Corbyn ally says Labour has the right approach to Brexit - despite coming third in election

PUBLISHED: 10:04 27 May 2019 | UPDATED: 10:04 27 May 2019

Labour leader Jeremy Corbyn outside the polling station in Islington where he voted in the European Parliament elections. Photograph: Stefan Rousseau/PA Wire.

Labour leader Jeremy Corbyn outside the polling station in Islington where he voted in the European Parliament elections. Photograph: Stefan Rousseau/PA Wire.

An ally of Jeremy Corbyn has defended Labour's approach to Brexit - despite the party only gaining 15% of votes in the European elections.

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Labour suffered a mauling from voters leading to bitter recriminations within the shadow cabinet over the party's lack of a clear message.

Corbyn hinted the Labour Party may move closer to backing a second referendum after the party received a drubbing which saw it lose half its MEPs and take just 15% of the vote.

Shadow chancellor John McDonnell said Labour could unite the party and country by "taking (the) issue back to people in a public vote".

But shadow justice secretary Richard Burgon insisted Labour had the right approach in seeking to appeal to both Leavers and Remainers - even though it was not suitable for the European elections.

Shadow foreign secretary Emily Thornberry and deputy Labour leader Tom Watson both called for a more strident position from the party on the issue of a second referendum.

In a statement, the Labour leader said the EU elections had become "a proxy second referendum".

He said: "With the Conservatives disintegrating and unable to govern, and Parliament deadlocked, this issue will have to go back to the people, whether through a general election or a public vote."

He added: "Over the coming days, we will have conversations across our party and movement, and reflect on these results on both sides of the Brexit divide."

Labour trailed in third place, behind the Brexit Party and Liberal Democrats nationally.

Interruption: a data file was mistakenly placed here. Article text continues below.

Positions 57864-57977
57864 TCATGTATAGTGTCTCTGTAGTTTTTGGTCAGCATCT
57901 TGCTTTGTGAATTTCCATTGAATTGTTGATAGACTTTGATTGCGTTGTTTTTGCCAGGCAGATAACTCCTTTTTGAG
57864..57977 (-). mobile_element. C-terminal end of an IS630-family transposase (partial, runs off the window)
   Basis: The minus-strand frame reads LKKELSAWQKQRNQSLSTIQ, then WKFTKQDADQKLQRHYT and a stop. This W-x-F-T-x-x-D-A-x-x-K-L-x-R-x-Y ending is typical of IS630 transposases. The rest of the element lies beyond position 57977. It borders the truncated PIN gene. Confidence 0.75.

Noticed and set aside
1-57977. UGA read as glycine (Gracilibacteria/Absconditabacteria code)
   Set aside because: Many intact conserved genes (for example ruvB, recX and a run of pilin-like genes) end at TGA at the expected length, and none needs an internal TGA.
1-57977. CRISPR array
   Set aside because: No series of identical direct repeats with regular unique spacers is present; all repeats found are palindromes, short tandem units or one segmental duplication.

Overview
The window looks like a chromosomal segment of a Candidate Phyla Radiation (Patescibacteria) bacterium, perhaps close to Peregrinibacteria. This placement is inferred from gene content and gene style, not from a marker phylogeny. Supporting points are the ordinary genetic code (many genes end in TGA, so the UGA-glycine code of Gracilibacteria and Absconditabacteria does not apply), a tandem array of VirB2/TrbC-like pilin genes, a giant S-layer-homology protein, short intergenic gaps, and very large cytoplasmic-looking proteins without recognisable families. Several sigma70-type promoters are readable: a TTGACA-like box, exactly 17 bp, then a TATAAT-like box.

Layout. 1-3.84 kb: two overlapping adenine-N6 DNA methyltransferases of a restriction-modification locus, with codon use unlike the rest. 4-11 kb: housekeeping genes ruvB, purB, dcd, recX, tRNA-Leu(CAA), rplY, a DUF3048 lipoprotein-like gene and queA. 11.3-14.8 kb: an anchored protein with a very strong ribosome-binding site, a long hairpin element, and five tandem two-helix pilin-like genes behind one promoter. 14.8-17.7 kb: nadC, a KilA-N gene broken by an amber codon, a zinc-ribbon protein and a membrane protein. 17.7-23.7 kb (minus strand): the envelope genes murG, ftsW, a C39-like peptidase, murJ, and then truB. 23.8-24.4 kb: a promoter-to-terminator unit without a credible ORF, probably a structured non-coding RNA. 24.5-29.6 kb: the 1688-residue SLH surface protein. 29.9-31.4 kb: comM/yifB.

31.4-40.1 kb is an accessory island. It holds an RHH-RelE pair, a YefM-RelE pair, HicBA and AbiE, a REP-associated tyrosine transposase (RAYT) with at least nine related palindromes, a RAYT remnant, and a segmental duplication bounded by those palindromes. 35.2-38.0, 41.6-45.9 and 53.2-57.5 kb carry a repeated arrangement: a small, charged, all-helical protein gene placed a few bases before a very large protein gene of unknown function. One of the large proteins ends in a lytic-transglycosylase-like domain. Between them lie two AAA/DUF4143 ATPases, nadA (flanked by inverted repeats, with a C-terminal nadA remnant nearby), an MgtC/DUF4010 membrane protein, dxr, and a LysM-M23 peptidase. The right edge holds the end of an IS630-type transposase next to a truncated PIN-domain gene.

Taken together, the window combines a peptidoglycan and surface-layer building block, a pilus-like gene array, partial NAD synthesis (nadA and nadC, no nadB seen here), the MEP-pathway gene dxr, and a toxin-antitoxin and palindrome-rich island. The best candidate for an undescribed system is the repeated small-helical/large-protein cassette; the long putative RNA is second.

But Burgon said: "I think the message of trying to bring people together who voted Remain and Leave is the right message.

"It was never going to work in this kind of low-turnout EU election where the people most interested in this important issue of Brexit, whether it is to Remain or Leave, came out to vote. A general election would be very different."

He told ITV's Good Morning Britain that Labour could support a referendum to stop a new Tory leader taking the UK out of the EU without a deal.

"Whether it be a no confidence vote in the Government, a general election or a public vote, we will use whatever mechanism necessary to stop a disastrous no-deal Brexit," he said.

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McDonnell said Labour could not hide from the "hit" it took in the elections.

Faced with the prospect of a "Brexiteer extremist" taking over from Theresa May, a public vote would "unite our party and country".

Watson said the party cannot go into a general election without a clear position on a second referendum and a special conference may be needed to decide a Brexit policy.

He tweeted a link to a survey on his website, asking members how the party should agree a new Brexit policy.

He said: "Following the disastrous EU election results, Labour urgently needs to re-think its Brexit position and realign with members and voters."

Thornberry - who was Labour's representative on the BBC's election programme - tore into her party's position live on air.

She said: "We went into an election where the most important issue was 'what was our view on leaving the European Union?' and we were not clear about it.

"We were not clear on the one single thing that people wanted to hear and that wasn't their fault.

"We sent people out to campaign on that and, unfortunately, we just weren't clear enough."

She said: "I fear we will have no deal and we must be clear it will be a disaster for the country so we must have a second referendum."

Tottenham MP David Lammy accused Labour of "hiding" on the Brexit issue but now needed to campaign to remain in the EU.

"Labour tried to ride two horses in this race," he said. "We fell flat on our faces and got trampled."

London mayor Sadiq Khan said it was an "extremely disappointing" election for Labour and called for Article 50 to be withdrawn.

"I'd like to say thank you to everyone who voted and to all our candidates and to every Labour member and activist who campaigned so hard over the last few weeks," he tweeted.

"Labour has always helped ensure that the EU has led the way helping to address some of the most significant challenges of our time - from tackling climate change to improving workers' rights.

"With the prime minister having resigned and Parliament in gridlock it's crystal clear what must happen now: Article 50 should be withdrawn to stop the clock ticking down towards a no-deal Brexit, and the British public given the final say, with the option of staying in the EU."

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